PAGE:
What we have not discussed is a way to determine which home DNA test is offering more useful information. Let’s focus on the two most popular services which now cost ~$80. Ancestry.com and 23andMe are both testing for about the same amount of SNPs (Single-nucleotide polymorphisms) ~650,000. The number of SNPs being tested will change annually as the Illumina chip used for sequencing is regularly upgraded.
Who is offering more Ancestry.com or 23andMe? Ancestry.com is currently offering significantly more RAW data with their service then 23andMe. Here is the breakdown:
The popular DNA reporting site “promethease” relies heavily on data from SNPedia and Clinvar. We can see a great deal more results from clinical studies (12x) and explanations of SNPs (2x) using a DNA report from Ancestry.com. 23andMe has been increasing their proprietary SNPs making it difficult for third parties to interpret all of the data they are collecting. It is worth mentioning that when using third parties for DNA report summaries that 23andMe is currently preferred and commonly the only format accepted.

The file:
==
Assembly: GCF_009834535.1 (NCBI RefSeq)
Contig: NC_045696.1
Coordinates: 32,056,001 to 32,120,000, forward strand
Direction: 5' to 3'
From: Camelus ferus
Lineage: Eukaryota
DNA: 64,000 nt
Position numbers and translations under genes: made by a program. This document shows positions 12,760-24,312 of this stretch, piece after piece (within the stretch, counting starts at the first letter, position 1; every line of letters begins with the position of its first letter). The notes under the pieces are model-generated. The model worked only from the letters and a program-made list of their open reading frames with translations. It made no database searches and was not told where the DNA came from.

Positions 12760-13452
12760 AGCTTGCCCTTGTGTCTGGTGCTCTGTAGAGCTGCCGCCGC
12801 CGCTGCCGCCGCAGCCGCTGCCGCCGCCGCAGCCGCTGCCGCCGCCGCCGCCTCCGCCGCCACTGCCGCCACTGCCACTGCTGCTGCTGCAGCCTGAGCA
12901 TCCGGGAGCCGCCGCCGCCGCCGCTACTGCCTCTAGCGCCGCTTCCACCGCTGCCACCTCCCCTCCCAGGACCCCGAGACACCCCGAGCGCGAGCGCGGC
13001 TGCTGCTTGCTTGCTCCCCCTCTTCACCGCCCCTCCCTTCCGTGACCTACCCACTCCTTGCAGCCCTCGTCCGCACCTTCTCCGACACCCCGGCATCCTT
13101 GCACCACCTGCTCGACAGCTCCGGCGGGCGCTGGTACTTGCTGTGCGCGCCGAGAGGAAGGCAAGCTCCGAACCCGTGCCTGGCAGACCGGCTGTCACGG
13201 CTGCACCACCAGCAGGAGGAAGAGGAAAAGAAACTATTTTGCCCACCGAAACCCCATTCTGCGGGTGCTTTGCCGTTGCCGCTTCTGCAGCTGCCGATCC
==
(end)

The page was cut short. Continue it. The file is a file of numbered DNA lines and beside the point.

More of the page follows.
One remaining question is how many SNPs do 23andMe and Ancestry.com have in common. Not being sure myself I wrote a simple python script to compare them. These files are quite large and this could actual use a serious algorithm doing better pattern matching and buffering to quickly match SNPs between files. My DNA SNP Compare script estimates that there are ~140,000 SNPs in common between the two services.
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For comparing two lists of objects, and looking for objects that are in both, you want to use sets (as in set theory):
s1 = set(file1_snps_sort)
s2 = set(file2_snps_sort)
sboth = s1.intersection(s2)
print(len(sboth), “SNPs are in both sets”)